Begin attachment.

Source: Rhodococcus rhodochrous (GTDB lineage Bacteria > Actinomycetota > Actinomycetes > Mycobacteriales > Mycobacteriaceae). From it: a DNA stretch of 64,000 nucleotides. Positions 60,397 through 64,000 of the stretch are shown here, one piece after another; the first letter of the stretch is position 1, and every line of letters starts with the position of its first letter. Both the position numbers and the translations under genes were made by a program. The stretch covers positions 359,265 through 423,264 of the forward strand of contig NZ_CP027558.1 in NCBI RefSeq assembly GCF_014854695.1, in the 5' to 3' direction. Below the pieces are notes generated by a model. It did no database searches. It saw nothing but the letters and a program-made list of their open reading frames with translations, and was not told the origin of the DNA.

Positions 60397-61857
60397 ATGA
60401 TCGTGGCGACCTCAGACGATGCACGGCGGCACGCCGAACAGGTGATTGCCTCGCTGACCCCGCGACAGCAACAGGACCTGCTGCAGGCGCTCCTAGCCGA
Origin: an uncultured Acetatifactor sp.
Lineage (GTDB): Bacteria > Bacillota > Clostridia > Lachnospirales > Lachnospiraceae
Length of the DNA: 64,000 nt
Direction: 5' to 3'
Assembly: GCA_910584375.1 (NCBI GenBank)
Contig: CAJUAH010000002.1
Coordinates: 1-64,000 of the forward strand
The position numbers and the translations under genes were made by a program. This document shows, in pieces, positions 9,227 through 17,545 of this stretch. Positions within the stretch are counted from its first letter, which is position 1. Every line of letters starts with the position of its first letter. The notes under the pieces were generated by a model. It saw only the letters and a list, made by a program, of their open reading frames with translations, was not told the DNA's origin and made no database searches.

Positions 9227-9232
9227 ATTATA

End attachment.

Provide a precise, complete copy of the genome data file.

Source: Rhodococcus rhodochrous (GTDB lineage Bacteria > Actinomycetota > Actinomycetes > Mycobacteriales > Mycobacteriaceae). From it: a DNA stretch of 64,000 nucleotides. Positions 60,397 through 64,000 of the stretch are shown here, one piece after another; the first letter of the stretch is position 1, and every line of letters starts with the position of its first letter. Both the position numbers and the translations under genes were made by a program. The stretch covers positions 359,265 through 423,264 of the forward strand of contig NZ_CP027558.1 in NCBI RefSeq assembly GCF_014854695.1, in the 5' to 3' direction. Below the pieces are notes generated by a model. It did no database searches. It saw nothing but the letters and a program-made list of their open reading frames with translations, and was not told the origin of the DNA.

Positions 60397-61857
60397 ATGA
60401 TCGTGGCGACCTCAGACGATGCACGGCGGCACGCCGAACAGGTGATTGCCTCGCTGACCCCGCGACAGCAACAGGACCTGCTGCAGGCGCTCCTAGCCGA
Origin: an uncultured Acetatifactor sp.
Lineage (GTDB): Bacteria > Bacillota > Clostridia > Lachnospirales > Lachnospiraceae
Length of the DNA: 64,000 nt
Direction: 5' to 3'
Assembly: GCA_910584375.1 (NCBI GenBank)
Contig: CAJUAH010000002.1
Coordinates: 1-64,000 of the forward strand
The position numbers and the translations under genes were made by a program. This document shows, in pieces, positions 9,227 through 17,545 of this stretch. Positions within the stretch are counted from its first letter, which is position 1. Every line of letters starts with the position of its first letter. The notes under the pieces were generated by a model. It saw only the letters and a list, made by a program, of their open reading frames with translations, was not told the DNA's origin and made no database searches.

Positions 9227-9232
9227 ATTATA